My rule of thumb is that if the function is more than 2 lines of code, it probably belongs in it's own definition.This is complicated by most example code making use of Anonymous functions. The method falls apart as things get more complicated.I define it outside of a function and I want to change the global variable value from inside a function and use it from another function, how do I do this?Just reference the variable inside the function; no magic, just use it's name.Named functions There is some serious misuse of terminology in the question and answers on this page.
Sometimes inline make the code easier to read, sometimes harder. Anonymous function refs are quick, but should only be used for simple stuff.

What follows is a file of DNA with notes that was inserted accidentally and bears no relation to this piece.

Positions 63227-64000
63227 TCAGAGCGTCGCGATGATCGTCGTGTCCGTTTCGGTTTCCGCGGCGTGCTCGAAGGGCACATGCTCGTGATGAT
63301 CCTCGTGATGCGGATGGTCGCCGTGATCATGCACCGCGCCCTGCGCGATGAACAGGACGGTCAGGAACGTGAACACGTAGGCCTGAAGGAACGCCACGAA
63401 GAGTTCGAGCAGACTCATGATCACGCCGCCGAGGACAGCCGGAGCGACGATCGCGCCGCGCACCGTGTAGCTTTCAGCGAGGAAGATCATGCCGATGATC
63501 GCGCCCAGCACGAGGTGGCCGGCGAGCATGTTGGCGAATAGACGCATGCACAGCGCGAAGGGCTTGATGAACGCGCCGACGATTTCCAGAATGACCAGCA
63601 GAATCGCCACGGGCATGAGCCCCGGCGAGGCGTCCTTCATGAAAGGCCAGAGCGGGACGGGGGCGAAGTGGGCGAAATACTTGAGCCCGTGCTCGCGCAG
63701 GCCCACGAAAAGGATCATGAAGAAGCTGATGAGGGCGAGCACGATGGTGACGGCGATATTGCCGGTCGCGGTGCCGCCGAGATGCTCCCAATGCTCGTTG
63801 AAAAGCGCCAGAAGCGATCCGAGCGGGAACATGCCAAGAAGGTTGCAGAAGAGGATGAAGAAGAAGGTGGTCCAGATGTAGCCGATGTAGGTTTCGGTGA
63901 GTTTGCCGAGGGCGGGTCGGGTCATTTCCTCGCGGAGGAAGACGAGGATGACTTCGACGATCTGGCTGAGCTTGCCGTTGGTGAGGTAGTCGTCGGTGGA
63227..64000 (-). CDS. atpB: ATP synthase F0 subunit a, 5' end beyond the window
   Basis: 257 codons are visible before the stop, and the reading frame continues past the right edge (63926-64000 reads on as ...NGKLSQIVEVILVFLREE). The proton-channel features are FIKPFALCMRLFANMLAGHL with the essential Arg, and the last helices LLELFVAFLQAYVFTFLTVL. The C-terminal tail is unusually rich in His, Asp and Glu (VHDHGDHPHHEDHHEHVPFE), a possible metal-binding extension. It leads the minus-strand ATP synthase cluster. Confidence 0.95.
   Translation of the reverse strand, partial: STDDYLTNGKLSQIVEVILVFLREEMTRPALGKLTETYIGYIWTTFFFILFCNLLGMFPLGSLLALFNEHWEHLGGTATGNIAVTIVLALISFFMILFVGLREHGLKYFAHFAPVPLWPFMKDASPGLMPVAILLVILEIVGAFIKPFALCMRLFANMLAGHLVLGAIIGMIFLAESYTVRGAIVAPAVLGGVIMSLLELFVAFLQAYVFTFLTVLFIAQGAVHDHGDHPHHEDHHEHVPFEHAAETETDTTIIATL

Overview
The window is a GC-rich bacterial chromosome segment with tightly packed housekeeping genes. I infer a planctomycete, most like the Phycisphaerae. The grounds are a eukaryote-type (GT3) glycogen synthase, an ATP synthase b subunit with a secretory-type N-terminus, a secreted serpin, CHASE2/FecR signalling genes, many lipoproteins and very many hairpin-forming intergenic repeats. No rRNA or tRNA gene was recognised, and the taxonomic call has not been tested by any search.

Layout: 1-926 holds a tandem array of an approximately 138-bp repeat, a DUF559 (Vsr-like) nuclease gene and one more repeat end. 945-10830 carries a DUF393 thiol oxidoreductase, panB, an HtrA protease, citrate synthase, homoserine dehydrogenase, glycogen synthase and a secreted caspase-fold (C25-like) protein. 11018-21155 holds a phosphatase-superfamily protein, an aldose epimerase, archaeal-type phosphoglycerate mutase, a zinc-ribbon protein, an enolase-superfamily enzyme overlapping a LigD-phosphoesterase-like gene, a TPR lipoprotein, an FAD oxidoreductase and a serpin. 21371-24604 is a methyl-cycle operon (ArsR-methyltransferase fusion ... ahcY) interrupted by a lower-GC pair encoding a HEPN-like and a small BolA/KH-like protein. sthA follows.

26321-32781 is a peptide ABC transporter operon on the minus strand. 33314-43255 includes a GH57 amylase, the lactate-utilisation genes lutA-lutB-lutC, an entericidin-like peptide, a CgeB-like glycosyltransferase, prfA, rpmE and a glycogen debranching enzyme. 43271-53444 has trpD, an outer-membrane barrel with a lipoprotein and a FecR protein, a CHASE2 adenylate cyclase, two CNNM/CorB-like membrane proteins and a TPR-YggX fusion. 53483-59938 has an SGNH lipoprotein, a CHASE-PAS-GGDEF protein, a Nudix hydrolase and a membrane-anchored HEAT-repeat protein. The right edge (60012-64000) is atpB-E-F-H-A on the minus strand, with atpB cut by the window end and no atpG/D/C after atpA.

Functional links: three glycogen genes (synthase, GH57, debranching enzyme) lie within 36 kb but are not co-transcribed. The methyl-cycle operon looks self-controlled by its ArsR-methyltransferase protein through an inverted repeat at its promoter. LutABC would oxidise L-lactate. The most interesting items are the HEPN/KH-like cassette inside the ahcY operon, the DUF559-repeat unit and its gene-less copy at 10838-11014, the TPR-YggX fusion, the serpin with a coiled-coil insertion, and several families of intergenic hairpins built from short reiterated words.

This is using a function expression: If the name is specified (the text after "function" but before the parenthesis) then it is a named function regardless of whether it is inline or declared separately. points out that IE mishandles named function expressions in a non-trivial way (See: and this is important to note, I'm simply trying to make a point about the terminology. In response to your direct question, you should use a named function statement if the function could ever be used from any other place in your code.
If the name is not specified then it is "anonymous". If the function is being used in exactly one place and has no relevance anywhere else then I would use a function expression unless it is prohibitively long or otherwise feels out of place (for style reasons).
Named functions are also absolutely necessary if you ever get into Test Driven Development.
I am using Java Script and I create a global variable.